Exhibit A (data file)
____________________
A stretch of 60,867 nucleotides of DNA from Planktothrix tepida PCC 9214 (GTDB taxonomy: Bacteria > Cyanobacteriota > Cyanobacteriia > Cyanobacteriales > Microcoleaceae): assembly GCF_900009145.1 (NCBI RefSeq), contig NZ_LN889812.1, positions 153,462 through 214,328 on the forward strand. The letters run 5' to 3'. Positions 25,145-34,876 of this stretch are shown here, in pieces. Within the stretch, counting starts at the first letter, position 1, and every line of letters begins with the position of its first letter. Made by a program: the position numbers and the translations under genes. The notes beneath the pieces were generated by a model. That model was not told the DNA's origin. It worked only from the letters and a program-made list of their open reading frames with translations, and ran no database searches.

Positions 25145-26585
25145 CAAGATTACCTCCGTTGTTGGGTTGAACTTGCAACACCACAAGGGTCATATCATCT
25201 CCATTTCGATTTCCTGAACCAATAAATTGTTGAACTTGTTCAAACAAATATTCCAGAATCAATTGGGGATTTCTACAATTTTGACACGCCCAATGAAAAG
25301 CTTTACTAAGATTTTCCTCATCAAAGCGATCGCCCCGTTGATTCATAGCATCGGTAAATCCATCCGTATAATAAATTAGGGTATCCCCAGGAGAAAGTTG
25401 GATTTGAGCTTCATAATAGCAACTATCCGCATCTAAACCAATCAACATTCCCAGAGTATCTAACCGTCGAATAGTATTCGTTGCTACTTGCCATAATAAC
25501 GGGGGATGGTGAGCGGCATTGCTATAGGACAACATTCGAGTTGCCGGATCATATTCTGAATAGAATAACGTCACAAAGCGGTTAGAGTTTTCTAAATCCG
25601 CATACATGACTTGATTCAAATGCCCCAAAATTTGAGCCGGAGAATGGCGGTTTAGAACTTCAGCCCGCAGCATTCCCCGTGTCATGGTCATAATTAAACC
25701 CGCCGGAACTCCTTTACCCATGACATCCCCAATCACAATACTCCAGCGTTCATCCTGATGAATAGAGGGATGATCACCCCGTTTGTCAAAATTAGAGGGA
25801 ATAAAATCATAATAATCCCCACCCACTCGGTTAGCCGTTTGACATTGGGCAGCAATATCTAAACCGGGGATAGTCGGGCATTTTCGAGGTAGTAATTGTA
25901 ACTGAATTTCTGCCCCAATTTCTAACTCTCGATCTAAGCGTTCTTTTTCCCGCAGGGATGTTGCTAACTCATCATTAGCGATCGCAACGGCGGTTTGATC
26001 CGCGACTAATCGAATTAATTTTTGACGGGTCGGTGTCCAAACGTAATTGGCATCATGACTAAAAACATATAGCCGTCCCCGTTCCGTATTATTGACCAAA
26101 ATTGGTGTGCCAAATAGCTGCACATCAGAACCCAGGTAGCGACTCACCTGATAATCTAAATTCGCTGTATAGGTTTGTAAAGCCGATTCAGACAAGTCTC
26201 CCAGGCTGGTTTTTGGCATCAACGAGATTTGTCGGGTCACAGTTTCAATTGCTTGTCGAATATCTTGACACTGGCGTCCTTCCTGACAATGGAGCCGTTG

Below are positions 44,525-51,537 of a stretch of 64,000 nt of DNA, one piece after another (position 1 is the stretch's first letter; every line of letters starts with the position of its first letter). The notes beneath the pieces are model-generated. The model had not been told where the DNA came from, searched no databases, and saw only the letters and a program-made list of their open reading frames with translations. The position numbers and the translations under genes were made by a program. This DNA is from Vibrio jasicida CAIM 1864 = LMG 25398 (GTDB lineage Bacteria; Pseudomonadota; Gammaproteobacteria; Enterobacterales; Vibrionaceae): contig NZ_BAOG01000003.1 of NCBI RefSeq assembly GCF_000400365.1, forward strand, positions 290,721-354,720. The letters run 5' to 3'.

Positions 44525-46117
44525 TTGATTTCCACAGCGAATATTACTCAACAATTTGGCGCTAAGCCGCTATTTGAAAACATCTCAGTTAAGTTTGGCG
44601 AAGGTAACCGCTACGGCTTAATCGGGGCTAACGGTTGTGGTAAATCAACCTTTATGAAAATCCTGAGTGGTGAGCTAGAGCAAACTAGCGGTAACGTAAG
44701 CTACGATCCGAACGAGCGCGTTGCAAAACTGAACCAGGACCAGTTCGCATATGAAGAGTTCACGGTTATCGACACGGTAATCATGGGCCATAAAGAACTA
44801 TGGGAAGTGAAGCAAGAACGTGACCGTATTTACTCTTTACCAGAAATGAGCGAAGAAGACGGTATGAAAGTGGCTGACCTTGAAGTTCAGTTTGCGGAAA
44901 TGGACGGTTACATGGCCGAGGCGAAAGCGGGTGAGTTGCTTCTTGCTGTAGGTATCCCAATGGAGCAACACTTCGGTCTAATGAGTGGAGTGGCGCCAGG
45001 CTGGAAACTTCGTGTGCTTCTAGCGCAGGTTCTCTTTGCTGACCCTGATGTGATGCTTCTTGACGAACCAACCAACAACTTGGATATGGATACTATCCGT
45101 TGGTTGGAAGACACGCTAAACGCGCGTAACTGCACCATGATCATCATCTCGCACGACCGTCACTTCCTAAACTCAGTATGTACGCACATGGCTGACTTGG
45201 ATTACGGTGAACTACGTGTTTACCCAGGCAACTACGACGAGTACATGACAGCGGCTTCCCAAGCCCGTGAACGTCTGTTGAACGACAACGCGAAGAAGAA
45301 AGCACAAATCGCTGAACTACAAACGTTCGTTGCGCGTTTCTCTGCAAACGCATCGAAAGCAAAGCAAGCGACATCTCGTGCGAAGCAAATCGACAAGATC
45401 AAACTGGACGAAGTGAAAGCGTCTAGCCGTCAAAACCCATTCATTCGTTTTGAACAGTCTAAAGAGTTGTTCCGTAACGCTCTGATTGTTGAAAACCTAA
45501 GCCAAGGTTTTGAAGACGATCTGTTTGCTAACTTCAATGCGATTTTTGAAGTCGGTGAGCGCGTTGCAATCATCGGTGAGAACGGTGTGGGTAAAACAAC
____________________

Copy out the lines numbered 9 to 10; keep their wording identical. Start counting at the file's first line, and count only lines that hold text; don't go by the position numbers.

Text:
25701 CGCCGGAACTCCTTTACCCATGACATCCCCAATCACAATACTCCAGCGTTCATCCTGATGAATAGAGGGATGATCACCCCGTTTGTCAAAATTAGAGGGA
25801 ATAAAATCATAATAATCCCCACCCACTCGGTTAGCCGTTTGACATTGGGCAGCAATATCTAAACCGGGGATAGTCGGGCATTTTCGAGGTAGTAATTGTA